Dr Muhd Jabbi Kilgori is the commissioner for Higher Education in Sokoto State. In this interview with HENRY TYOHEMBA, he speaks about the state of education in the seat of the caliphate and what Governor Tambuwal’s administration is doing to change the narrative.
Sokoto State government recently declared a state of emergency in the education sector. What led to the declaration?
On May 29, 2015, while giving his inaugural speech, the governor of the state, Aminu Waziri Tambuwal mentioned education as his topmost priority and then he convened a retreat of all the key stakeholders, government functionalities, partners and all the key actors in the education sector. During the retreat, it became clear that there are challenges in the education sector and that the sector is the key to all such that if you are able to address it, you can easily address other sectors. So he made the pronouncement, declaring state of emergency as there was an increasing demand for education, for access and also challenges in terms of availability of facilities and also challenges of enrolment and inability to have maximum access. There is a general outcry that in Nigeria, we have a lot of out-of- school children especially, in the north and governor wanted to address that.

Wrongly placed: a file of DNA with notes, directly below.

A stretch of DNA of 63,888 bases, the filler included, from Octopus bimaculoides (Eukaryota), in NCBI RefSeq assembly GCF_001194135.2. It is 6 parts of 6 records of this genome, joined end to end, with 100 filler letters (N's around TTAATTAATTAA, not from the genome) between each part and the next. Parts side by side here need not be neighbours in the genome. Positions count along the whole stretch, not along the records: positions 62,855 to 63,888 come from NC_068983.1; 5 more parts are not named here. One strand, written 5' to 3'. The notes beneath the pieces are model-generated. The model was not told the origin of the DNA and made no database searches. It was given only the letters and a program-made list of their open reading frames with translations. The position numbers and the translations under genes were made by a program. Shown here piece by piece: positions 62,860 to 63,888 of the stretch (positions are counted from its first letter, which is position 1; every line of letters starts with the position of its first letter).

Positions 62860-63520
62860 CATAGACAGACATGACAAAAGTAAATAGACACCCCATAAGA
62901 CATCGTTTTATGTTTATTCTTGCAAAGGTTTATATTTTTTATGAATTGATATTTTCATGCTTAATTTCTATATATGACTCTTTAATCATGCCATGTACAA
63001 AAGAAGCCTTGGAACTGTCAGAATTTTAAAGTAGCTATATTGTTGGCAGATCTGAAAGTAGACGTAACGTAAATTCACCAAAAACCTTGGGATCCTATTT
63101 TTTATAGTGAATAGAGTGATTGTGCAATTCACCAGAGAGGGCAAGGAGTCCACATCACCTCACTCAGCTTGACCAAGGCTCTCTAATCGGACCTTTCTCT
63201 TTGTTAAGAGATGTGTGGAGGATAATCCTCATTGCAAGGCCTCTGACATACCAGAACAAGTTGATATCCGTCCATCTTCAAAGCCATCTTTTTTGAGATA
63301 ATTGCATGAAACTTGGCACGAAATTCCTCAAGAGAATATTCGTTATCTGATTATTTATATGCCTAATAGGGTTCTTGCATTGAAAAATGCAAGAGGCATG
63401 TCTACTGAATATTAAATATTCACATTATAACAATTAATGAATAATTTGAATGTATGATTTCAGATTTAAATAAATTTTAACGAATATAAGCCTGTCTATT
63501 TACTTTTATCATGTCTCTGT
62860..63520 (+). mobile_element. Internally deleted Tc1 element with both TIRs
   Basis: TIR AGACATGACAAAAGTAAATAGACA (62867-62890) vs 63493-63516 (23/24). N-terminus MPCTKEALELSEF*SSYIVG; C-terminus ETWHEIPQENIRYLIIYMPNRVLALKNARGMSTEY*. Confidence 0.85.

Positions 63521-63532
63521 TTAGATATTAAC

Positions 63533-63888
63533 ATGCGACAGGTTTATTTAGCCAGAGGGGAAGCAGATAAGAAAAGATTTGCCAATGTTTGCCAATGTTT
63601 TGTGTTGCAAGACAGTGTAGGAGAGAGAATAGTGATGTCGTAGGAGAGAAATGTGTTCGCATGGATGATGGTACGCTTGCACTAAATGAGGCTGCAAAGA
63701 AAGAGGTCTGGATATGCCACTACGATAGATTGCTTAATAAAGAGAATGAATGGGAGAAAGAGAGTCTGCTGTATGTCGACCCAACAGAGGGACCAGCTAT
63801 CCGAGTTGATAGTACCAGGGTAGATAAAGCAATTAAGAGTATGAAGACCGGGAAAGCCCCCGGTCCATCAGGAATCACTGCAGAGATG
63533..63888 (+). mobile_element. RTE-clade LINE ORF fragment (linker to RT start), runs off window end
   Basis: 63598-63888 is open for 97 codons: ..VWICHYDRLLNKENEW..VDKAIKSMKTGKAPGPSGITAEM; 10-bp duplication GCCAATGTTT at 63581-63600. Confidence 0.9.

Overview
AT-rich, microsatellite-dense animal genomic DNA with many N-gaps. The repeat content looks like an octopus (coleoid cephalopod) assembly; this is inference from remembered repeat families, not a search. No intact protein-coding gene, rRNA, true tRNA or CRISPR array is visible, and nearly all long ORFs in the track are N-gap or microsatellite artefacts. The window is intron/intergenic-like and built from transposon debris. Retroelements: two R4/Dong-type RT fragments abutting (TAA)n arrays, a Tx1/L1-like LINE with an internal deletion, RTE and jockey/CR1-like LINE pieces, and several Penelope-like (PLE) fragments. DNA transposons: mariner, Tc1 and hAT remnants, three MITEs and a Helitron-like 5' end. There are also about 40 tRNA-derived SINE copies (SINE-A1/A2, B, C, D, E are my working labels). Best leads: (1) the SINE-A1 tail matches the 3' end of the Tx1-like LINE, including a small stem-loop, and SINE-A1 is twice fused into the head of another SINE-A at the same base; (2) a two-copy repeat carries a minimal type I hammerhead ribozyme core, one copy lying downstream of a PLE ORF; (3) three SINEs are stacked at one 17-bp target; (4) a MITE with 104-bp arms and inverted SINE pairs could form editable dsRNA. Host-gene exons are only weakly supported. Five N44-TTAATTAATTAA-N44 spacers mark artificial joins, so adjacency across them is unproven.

In addition, he also wanted to address the issue of modernization of the education system. Education is a living industry, there are modern techniques and technologies of handling classroom management and teacher punctuality, effectiveness and capacity building among others that the governor wanted to buy in and ensure that he address. He set up three committees. The first one was ‘Policy council which he chairs, and the second one was the Technical committee; that undertook a whole review of the education sector from the pre-primary, primary, secondary and tertiary. They looked at all the institutions, schools and their facilities, manpower, the system, the processes and the community participation and partnership collaborations. All the aspects were reviewed and they came up with solutions, things that we can immediately do. He also allocated the highest amount of 27 per cent of the budget to education sector, which exceeded the UNESCO’s benchmark of 26 per cent. He came up with a mission to address the education sector. Declaring state of emergency gave him the opportunity, the ability to maximize the use of available resource and break all barriers to the sector. It also give him the opportunity to maximize collaborations with international organisations and also local investors in education where all were mobilized to move the sector forward and to bring the desired change. The third committee,which was headed by the Sultan of Sokoto, Alh Muhammad Sa’ad Abubakar, was set up in order to enhance the education sector to have good support and partnership with the traditional institutions, getting them to work hand in hand and making sure that there is maximum enrolment and that the school infrastructure were being taken care of.